“Listen with the eyes and see with the ears,” said Dr. Felicidad Prudente, a leading Filipina musicologist, who gave a talk at the UST Graduate School’s St. Antoninus of Florence Lecture on May 7, 2022. Her lecture was titled “From Concept to Praxis: The Making of Textile Art from Weaving Sounds.”
Prudente argued that weaving sounds are not just noise but integral to the production of textile art. They are embodied sounds brought about by the physicality of the weaver’s body attached to the loom, making them one. Sound studies connect with visual art, the art of weaving, and even mathematics in the counting of rhythmic patterns and the endless counting of threads. The uncharted world of weaving sound becomes a multidisciplinary field that merges sound, image, performance, tradition, and technology in collaboration with visual artist Gerardo Tan and Ifugao master weaver Sammy Bule.
The speaker discussed how the weaver now becomes a musical performer with the loom as her musical instrument and projects herself sonically in her own style of handling the loom. The performer deploys and controls her tools at her own pace and rhythm, which generates sound patterns until the cloth is finished. It is like a musician who concludes the piece upon reaching its end.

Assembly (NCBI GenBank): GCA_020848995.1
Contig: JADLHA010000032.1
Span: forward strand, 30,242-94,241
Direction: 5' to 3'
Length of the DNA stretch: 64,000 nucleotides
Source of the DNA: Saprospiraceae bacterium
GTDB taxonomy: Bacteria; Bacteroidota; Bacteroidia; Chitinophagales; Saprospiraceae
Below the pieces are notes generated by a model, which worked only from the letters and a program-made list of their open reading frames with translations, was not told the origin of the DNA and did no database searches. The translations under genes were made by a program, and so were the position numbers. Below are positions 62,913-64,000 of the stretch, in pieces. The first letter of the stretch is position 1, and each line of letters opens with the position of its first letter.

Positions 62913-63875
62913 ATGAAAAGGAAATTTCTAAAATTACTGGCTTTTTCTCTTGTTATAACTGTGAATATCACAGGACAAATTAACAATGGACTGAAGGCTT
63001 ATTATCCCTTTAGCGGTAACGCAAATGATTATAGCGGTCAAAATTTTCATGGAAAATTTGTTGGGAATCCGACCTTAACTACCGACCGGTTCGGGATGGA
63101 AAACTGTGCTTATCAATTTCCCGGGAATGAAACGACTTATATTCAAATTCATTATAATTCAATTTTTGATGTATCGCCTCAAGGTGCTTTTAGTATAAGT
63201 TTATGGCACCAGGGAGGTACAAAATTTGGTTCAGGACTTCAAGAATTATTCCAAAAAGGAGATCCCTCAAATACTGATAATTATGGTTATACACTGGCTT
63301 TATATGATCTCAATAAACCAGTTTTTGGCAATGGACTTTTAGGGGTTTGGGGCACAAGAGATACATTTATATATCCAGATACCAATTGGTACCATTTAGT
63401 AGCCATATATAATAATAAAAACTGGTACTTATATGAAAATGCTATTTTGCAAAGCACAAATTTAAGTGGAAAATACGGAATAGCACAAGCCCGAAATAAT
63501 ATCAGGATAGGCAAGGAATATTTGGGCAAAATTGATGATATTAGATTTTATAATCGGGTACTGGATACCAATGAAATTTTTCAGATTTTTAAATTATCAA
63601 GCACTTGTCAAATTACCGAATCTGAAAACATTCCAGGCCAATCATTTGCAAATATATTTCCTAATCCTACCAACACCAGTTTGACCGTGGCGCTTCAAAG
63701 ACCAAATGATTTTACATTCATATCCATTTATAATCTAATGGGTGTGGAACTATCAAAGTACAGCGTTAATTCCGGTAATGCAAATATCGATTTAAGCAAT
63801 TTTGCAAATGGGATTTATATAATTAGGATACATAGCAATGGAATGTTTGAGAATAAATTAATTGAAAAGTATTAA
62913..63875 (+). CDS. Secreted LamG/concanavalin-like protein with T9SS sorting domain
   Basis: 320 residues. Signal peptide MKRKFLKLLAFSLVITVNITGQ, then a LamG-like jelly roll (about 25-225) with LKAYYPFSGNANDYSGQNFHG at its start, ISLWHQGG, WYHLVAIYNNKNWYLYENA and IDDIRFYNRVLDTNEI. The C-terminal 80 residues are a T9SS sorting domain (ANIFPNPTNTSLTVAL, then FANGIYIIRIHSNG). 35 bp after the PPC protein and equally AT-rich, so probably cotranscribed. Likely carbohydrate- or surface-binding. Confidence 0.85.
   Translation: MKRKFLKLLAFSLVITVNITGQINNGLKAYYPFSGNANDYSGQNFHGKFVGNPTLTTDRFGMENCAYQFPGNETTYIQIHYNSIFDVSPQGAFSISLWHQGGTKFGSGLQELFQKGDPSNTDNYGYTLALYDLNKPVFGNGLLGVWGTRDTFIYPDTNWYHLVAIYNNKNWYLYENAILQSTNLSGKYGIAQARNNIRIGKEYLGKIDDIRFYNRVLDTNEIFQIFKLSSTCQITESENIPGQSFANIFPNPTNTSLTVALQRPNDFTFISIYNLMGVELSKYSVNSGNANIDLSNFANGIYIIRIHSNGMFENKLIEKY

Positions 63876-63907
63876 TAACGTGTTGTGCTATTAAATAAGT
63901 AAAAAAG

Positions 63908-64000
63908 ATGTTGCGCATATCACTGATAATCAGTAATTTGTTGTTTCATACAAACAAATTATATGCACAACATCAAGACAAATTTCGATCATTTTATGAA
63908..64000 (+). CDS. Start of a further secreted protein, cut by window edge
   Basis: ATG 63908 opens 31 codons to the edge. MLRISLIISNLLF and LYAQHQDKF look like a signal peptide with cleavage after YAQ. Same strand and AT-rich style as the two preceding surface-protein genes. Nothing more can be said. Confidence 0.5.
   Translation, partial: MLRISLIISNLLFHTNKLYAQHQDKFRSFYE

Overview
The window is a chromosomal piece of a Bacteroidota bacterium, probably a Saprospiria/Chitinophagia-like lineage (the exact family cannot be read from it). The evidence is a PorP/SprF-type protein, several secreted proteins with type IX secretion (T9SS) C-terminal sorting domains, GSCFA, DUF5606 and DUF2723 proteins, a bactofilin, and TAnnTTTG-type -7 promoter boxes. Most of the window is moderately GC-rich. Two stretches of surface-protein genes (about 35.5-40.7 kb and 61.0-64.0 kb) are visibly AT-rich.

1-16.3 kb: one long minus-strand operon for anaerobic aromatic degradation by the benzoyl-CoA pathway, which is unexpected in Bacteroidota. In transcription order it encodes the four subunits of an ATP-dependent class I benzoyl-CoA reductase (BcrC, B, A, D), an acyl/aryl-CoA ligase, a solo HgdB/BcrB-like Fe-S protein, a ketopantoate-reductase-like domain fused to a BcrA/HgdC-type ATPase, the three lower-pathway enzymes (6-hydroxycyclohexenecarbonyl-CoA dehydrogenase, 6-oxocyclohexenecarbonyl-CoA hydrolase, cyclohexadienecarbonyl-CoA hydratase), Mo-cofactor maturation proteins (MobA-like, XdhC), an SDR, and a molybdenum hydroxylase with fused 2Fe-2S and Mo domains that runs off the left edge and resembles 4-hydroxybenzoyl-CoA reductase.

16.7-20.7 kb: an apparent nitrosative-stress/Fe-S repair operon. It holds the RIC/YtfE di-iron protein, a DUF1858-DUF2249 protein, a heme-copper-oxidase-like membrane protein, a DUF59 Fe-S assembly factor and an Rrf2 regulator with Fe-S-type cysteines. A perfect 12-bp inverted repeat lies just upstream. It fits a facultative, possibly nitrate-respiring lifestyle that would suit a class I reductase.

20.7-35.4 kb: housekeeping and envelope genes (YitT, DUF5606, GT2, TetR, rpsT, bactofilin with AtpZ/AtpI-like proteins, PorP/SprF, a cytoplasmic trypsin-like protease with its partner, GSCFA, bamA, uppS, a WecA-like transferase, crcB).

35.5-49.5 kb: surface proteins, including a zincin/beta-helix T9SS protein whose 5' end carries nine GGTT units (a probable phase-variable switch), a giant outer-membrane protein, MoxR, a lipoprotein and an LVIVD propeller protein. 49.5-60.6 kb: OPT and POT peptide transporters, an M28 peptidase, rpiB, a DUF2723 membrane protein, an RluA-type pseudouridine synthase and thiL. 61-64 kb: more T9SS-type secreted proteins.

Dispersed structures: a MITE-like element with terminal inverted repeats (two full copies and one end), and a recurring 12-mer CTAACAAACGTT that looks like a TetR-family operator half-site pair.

In her insightful talk, Prudente also provided a modified definition of “translation,” which is now multidisciplinary and not solely confined to language. It is “carrying over” the intangible to the tangible, the transcribed music being approximations of the actual sounds of the loom. She started a musical transcription project of weaving sounds in Miag-ao, Iloilo using non-Western methods (not staff paper, but lined pad paper and graph paper). Filipino indigenous instruments now approximate the different sounds of the loom: loud, soft, hissing, jingling, percussive, and silence when the weaver visually checks her work. Visual artist Gerardo Tan captured the sounds from the instruments in painting, and Ifugao master weaver Sammy Bule successfully generated textile art inspired by the transcribed music. It became a multi-disciplinary union of not only science and art but also of mathematics, movement, music, painting, and textile art.
The project was featured as one of the Philippine Arts at the “Venice Biennale,” whose exhibitions will extend until November 2022 in Italy.
The St. Antoninus of Florence Lecture is an annual event sponsored by the Graduate School in commemoration of its patron saint. This year’s lecture was organized by USTGS faculty members – Assoc. Prof. Elizabeth Arenas, Ph.D., Assoc. Prof. Antonio Africa, Ph.D., Asst. Prof. Peter John Marie Porticos, Ph.D., Asst. Prof. Rhochie Avelino Matienzo, Ph.D., and Asst. Prof. Marella Ada Bolaños, Ph.D. The welcome and closing remarks were delivered by the Regent and Dean of the Graduate School, Rev. Fr. Rodel E. Aligan, O.P. and Prof. Michael Anthony C. Vasco, Ph.D., respectively.